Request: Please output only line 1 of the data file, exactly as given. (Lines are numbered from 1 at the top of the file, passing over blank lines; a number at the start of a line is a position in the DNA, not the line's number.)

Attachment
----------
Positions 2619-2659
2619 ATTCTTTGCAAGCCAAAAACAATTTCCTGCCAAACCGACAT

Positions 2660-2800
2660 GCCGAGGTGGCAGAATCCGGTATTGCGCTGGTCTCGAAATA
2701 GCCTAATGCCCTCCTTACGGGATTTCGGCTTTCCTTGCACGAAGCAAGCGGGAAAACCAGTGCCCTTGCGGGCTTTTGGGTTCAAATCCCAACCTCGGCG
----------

Positions 2619-2659